A ride leisurely on horseback along the rim trail from Thurber's old camp to Bissell's Point, seven miles up the cañon, and back is easily made in a day. It presents a panorama of magnificent views all along the rim, but Bissell's is conceded to be the best view point on the cañon. From this point about thirty miles of river can be seen as it winds in and out deep down among the rocks. The Colorado river is a large stream, but as seen here a mile below and several miles out, it dwindles into insignificance and appears no larger than a meadow brook. The river looks placid in the distance, but is a raging, turbulent torrent in which an ordinary boat cannot live and the roar of its wild waters can be distinctly heard as of the rushing of a distant train of cars.

A second day spent in riding down the cañon to Grand View Point and back is equally delightful. Looking across a bend in the cañon from Grand View Point to Bissell's Point the distance seems to be scarcely more than a stone's throw, yet it is fully half the distance of the circuitous route by the rim trail.

There are three trails leading into the cañon and down to the river, the Bright Angel, Grand View and Hance trails, which are at intervals of eight and twelve miles apart. They are equally interesting and comparatively safe if the trip is made on the back of a trained pony or burro with a competent guide.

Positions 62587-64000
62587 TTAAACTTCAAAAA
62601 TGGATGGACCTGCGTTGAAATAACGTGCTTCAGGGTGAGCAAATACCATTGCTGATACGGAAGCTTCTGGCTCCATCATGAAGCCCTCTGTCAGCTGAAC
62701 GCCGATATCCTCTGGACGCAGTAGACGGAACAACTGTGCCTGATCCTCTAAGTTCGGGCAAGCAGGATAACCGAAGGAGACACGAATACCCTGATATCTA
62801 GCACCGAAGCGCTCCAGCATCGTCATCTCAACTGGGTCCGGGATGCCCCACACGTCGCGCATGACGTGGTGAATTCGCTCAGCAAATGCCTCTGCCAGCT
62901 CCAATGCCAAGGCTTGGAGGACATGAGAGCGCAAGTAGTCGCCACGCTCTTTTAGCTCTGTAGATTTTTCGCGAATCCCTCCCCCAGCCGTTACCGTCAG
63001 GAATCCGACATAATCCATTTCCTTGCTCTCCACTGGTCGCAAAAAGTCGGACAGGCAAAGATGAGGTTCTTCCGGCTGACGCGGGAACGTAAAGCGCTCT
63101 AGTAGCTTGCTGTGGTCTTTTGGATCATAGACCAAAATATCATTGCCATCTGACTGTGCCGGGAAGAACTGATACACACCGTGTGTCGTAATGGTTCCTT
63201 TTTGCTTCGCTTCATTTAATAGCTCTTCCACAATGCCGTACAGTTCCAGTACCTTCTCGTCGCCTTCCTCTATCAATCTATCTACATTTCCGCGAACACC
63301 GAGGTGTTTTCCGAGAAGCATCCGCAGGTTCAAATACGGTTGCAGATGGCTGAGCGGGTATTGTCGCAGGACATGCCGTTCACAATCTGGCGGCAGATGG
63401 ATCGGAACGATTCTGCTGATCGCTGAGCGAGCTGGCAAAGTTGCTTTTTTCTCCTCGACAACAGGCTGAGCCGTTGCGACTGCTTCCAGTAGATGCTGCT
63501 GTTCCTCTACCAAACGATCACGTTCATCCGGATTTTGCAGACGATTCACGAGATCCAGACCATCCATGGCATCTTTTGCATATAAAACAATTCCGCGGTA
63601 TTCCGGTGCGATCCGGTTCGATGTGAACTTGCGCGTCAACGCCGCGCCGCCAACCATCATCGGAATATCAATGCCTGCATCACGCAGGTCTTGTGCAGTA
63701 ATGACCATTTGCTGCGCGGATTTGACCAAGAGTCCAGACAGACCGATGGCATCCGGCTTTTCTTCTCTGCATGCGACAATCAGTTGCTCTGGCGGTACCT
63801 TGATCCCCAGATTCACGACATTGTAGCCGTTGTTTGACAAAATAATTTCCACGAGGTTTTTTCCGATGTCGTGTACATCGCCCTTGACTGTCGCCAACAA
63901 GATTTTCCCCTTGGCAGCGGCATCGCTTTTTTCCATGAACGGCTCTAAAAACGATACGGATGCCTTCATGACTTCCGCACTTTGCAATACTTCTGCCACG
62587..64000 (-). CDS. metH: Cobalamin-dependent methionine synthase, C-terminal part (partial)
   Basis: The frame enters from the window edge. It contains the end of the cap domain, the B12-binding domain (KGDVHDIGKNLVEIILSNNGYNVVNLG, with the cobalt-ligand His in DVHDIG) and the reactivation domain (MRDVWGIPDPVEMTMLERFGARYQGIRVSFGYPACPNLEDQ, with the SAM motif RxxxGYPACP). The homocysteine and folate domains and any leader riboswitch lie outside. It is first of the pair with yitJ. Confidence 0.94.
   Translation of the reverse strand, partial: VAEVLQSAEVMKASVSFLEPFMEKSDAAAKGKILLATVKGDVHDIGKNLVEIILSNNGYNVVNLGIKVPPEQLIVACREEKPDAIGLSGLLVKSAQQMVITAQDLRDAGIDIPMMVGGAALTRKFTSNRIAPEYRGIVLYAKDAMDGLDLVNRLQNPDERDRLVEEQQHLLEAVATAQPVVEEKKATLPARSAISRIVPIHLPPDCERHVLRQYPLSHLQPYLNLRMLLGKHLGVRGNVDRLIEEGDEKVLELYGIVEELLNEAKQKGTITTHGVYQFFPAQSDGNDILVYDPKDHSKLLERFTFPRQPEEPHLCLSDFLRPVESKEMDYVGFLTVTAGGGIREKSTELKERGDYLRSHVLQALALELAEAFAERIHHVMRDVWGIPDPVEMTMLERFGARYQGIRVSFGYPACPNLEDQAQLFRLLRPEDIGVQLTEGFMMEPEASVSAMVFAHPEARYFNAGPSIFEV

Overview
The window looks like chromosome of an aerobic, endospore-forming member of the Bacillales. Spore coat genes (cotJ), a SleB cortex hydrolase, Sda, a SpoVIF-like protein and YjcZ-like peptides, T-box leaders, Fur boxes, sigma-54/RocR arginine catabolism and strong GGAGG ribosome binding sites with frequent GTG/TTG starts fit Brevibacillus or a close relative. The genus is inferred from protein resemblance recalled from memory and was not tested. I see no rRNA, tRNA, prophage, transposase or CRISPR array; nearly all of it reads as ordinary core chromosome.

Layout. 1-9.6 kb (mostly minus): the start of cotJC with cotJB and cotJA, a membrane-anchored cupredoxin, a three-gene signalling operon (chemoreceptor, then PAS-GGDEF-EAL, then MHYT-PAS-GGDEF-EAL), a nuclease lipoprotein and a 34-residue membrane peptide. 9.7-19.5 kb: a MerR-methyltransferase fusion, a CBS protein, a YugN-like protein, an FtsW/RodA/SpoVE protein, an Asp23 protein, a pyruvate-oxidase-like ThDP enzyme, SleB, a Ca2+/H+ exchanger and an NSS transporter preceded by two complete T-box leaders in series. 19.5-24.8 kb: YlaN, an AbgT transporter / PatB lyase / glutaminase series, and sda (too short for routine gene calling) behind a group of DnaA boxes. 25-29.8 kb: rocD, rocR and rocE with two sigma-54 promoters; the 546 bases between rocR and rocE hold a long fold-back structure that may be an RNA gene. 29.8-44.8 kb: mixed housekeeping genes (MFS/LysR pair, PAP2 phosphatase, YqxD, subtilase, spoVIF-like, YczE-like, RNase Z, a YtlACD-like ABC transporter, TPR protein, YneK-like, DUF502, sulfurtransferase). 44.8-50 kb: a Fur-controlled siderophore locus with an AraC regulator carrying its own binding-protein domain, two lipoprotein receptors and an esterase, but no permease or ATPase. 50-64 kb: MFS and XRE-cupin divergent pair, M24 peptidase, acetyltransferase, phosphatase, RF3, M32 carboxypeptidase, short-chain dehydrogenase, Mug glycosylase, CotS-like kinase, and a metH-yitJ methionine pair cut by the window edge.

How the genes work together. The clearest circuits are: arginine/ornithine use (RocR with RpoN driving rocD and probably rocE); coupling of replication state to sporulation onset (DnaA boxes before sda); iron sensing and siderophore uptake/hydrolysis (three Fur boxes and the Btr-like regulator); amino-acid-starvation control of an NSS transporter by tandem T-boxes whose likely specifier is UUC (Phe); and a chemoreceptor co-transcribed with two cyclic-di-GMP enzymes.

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The Hance trail is a loop and is twenty miles long. It is seven miles down to the river, six miles up the stream and seven miles back to the rim. It was built single handed by Captain John Hance, who has lived many years in the cañon. The trail is free to pedestrians, but yields the captain a snug income from horse hire and his own services as guide for tourists who go over the trail.

Captain Hance is an entertaining raconteur and he spins many interesting yarns for the amusement, if not the edification, of his guests. The serious manner in which he relates his stories makes it sometimes hard to tell whether he is in jest or earnest. His acknowledged skill in mountaineering, and felicity in romancing has won for him more than a local reputation and the distinguished title of Grand Cañon Guide and Prevaricator.

He relates how ‘‘once upon a time’’ he pursued a band of mountain sheep on the rim of the cañon. Just as he was about to secure his quarry the sheep suddenly turned a short corner and disappeared behind some rocks. Before he realized his danger he found himself on the brink of a yawning abyss and under such a momentum that he could not turn aside or stop his horse. Together they went over the cliff in an awful leap. He expected to meet instant death on the rocks below and braced himself for the shock. As the fall was greater than usual, being over a mile deep in a perpendicular line, it required several seconds for the descending bodies to traverse the intervening space, which gave him a few moments to think and plan some way of escape. At the critical moment a happy inspiration seized and saved him. On the instant that his horse struck the rock and was dashed to pieces, the captain sprang nimbly from the saddle to his feet unharmed. To prove the truth of his statement he never misses an opportunity to point out to the tourist the

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spot where his horse fell, and shows the white bones of his defunct steed bleaching in the sun.